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LINUM meets; Maria Soxbo.

Maria Soxbo is a journalist, author and lecturer, addressing one of the most important challenges facing our modern world: the climate. In 2021, she wrote eight essays for us on the subject, with each essay shedding light on things like consumption, renewing and repurposing, as well as society’s constant need to have.

In this meeting, we’re gathering around last year’s work, talking about what happened since the last time, and finding out if any new food for thought and areas for consideration have surfaced in the wake of the pandemic.

Maria Soxbo is a journalist, author and co-founder of Klimatklubben.

Tell us Maria, what’s happened since 2021? Which projects lie ahead and what are you working on right now?

I have mainly worked with my new book, Adjust! Everything to Gain from a Climate-smart Life, which will be published in September 2022. It’s so much fun to write a book about climate with a positive angle! I’m currently working through the final corrections. At the same time, I’m continuing with a large project within Klimatklubben (the Climate Club), as well as with lectures, podcasts and journalism as usual. In April, I also had the opportunity to hold a TedX talk on greenwashing, which felt like a great opportunity to highlight a topic that is close to my heart.

The pandemic’s impact has come and gone, come and gone, but right now it seems to be playing a fairly minor role. How have you been affected by COVID-19? What were your thoughts during the entire period? Do you have any reflections you’d like to share?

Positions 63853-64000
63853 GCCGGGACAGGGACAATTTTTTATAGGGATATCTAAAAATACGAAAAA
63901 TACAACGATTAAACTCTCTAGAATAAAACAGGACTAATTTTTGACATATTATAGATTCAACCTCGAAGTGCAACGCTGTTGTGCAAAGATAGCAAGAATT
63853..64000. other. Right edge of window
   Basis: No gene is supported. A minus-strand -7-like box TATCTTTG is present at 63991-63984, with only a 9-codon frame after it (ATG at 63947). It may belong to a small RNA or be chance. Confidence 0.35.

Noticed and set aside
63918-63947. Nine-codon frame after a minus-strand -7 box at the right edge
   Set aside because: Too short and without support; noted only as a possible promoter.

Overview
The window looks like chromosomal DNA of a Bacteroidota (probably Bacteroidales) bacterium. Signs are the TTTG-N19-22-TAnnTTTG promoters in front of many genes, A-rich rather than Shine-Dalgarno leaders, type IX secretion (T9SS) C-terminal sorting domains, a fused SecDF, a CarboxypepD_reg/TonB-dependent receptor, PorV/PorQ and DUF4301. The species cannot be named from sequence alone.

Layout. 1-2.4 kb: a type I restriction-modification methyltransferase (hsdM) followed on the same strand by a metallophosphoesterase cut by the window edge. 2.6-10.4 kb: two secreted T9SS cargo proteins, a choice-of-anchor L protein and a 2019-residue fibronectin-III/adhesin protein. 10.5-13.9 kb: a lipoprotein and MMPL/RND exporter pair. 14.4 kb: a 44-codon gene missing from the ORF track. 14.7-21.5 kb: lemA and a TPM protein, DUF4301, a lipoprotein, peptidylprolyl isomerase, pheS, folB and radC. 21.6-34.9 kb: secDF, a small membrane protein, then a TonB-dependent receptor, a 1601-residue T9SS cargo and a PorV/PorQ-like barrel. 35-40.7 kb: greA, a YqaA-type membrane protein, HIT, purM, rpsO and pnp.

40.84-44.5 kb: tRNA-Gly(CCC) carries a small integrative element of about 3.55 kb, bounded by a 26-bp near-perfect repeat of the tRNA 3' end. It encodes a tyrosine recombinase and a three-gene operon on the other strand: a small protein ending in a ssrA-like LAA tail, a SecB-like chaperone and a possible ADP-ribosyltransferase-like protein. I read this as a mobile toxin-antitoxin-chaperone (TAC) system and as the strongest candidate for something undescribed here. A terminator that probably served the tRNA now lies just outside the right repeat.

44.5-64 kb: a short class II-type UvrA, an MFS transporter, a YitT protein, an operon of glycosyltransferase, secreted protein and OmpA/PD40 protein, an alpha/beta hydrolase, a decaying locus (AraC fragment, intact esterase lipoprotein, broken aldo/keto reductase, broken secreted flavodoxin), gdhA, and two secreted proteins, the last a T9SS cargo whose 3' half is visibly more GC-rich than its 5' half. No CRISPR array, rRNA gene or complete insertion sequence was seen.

I’ve mainly been affected in the same way as most others have, in that much of what I previously did before a live audience (such as lecturing) is now being done digitally instead. It’s just as functional, but a bit more drab, if you know what I mean. I’ve also had more time to spare, and I thought a lot about the good things that came about in the form of less stress and having more time with my family. These were thoughts that, later on, found their way into the book. It should be added, of course, that I’m lucky in that regard, because I’ve neither become ill myself nor have I lost anyone due to the pandemic – and I haven’t had to fight in front lines of healthcare either.

Do you think that the pandemic has changed humanity and that we’re going to think and act differently than we did before with regard to e.g. habits, behaviours, attitudes toward climate and consumption?

In certain ways, definitely. I think many employers will rethink things and allow employees who want to do so, to work from home part of the time, because that has been shown to work.. More meetings than before will certainly continue to be digital, and there will no doubt be fewer unnecessary business trips. On the other hand, I don’t think we’ve taken on any new holiday habits; rather, on the contrary, there’s probably a great demand, unfortunately, to fly again to sunnier climes. Emissions are rising again, so in many ways we probably failed to take advantage of this strange time to accelerate the transition, even though the conditions were actually perfect.

Do you think that climate change has been overshadowed by the pandemic?